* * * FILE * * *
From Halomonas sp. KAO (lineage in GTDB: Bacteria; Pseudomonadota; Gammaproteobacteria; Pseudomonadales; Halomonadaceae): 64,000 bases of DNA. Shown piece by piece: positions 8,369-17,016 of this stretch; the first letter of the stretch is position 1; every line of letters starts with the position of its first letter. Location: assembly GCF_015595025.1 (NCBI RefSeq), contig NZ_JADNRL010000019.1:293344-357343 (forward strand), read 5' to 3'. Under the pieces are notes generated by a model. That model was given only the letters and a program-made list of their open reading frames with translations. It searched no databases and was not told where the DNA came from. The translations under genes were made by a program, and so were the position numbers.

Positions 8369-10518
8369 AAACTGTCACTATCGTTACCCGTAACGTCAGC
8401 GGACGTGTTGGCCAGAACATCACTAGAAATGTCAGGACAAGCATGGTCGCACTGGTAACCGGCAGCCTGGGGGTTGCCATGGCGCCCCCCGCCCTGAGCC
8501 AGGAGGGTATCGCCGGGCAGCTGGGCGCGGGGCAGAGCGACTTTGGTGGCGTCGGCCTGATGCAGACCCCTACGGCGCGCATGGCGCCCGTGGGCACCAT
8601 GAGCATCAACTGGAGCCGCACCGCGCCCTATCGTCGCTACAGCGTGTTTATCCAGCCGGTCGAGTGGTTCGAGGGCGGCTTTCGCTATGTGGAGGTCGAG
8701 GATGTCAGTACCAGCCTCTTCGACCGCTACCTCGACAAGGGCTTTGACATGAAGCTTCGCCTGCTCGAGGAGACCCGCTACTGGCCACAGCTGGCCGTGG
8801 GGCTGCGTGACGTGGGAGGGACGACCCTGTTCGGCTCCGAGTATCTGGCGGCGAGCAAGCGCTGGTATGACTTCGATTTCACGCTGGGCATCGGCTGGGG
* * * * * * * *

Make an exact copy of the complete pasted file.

From Halomonas sp. KAO (lineage in GTDB: Bacteria; Pseudomonadota; Gammaproteobacteria; Pseudomonadales; Halomonadaceae): 64,000 bases of DNA. Shown piece by piece: positions 8,369-17,016 of this stretch; the first letter of the stretch is position 1; every line of letters starts with the position of its first letter. Location: assembly GCF_015595025.1 (NCBI RefSeq), contig NZ_JADNRL010000019.1:293344-357343 (forward strand), read 5' to 3'. Under the pieces are notes generated by a model. That model was given only the letters and a program-made list of their open reading frames with translations. It searched no databases and was not told where the DNA came from. The translations under genes were made by a program, and so were the position numbers.

Positions 8369-10518
8369 AAACTGTCACTATCGTTACCCGTAACGTCAGC
8401 GGACGTGTTGGCCAGAACATCACTAGAAATGTCAGGACAAGCATGGTCGCACTGGTAACCGGCAGCCTGGGGGTTGCCATGGCGCCCCCCGCCCTGAGCC
8501 AGGAGGGTATCGCCGGGCAGCTGGGCGCGGGGCAGAGCGACTTTGGTGGCGTCGGCCTGATGCAGACCCCTACGGCGCGCATGGCGCCCGTGGGCACCAT
8601 GAGCATCAACTGGAGCCGCACCGCGCCCTATCGTCGCTACAGCGTGTTTATCCAGCCGGTCGAGTGGTTCGAGGGCGGCTTTCGCTATGTGGAGGTCGAG
8701 GATGTCAGTACCAGCCTCTTCGACCGCTACCTCGACAAGGGCTTTGACATGAAGCTTCGCCTGCTCGAGGAGACCCGCTACTGGCCACAGCTGGCCGTGG
8801 GGCTGCGTGACGTGGGAGGGACGACCCTGTTCGGCTCCGAGTATCTGGCGGCGAGCAAGCGCTGGTATGACTTCGATTTCACGCTGGGCATCGGCTGGGG